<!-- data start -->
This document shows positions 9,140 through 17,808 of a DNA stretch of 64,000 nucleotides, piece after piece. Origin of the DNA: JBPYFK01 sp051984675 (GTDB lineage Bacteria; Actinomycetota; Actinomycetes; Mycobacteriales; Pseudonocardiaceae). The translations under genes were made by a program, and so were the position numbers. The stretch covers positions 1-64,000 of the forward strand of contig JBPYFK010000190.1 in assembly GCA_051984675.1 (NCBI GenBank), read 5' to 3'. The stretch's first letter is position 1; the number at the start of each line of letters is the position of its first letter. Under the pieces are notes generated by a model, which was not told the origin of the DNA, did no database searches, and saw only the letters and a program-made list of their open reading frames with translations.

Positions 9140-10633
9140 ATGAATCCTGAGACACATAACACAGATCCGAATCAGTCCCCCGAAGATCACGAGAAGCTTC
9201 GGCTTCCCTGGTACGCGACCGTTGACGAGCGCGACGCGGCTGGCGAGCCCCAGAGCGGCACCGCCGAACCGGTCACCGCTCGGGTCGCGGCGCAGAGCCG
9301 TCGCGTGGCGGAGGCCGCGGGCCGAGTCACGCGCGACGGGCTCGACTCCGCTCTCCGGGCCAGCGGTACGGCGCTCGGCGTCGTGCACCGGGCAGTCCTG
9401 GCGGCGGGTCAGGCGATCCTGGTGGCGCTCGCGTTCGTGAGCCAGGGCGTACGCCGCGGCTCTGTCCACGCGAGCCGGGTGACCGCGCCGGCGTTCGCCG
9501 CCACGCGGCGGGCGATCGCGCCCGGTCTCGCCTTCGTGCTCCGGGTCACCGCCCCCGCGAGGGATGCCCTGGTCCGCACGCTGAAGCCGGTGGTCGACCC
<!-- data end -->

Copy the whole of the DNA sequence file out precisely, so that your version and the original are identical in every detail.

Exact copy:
This document shows positions 9,140 through 17,808 of a DNA stretch of 64,000 nucleotides, piece after piece. Origin of the DNA: JBPYFK01 sp051984675 (GTDB lineage Bacteria; Actinomycetota; Actinomycetes; Mycobacteriales; Pseudonocardiaceae). The translations under genes were made by a program, and so were the position numbers. The stretch covers positions 1-64,000 of the forward strand of contig JBPYFK010000190.1 in assembly GCA_051984675.1 (NCBI GenBank), read 5' to 3'. The stretch's first letter is position 1; the number at the start of each line of letters is the position of its first letter. Under the pieces are notes generated by a model, which was not told the origin of the DNA, did no database searches, and saw only the letters and a program-made list of their open reading frames with translations.

Positions 9140-10633
9140 ATGAATCCTGAGACACATAACACAGATCCGAATCAGTCCCCCGAAGATCACGAGAAGCTTC
9201 GGCTTCCCTGGTACGCGACCGTTGACGAGCGCGACGCGGCTGGCGAGCCCCAGAGCGGCACCGCCGAACCGGTCACCGCTCGGGTCGCGGCGCAGAGCCG
9301 TCGCGTGGCGGAGGCCGCGGGCCGAGTCACGCGCGACGGGCTCGACTCCGCTCTCCGGGCCAGCGGTACGGCGCTCGGCGTCGTGCACCGGGCAGTCCTG
9401 GCGGCGGGTCAGGCGATCCTGGTGGCGCTCGCGTTCGTGAGCCAGGGCGTACGCCGCGGCTCTGTCCACGCGAGCCGGGTGACCGCGCCGGCGTTCGCCG
9501 CCACGCGGCGGGCGATCGCGCCCGGTCTCGCCTTCGTGCTCCGGGTCACCGCCCCCGCGAGGGATGCCCTGGTCCGCACGCTGAAGCCGGTGGTCGACCC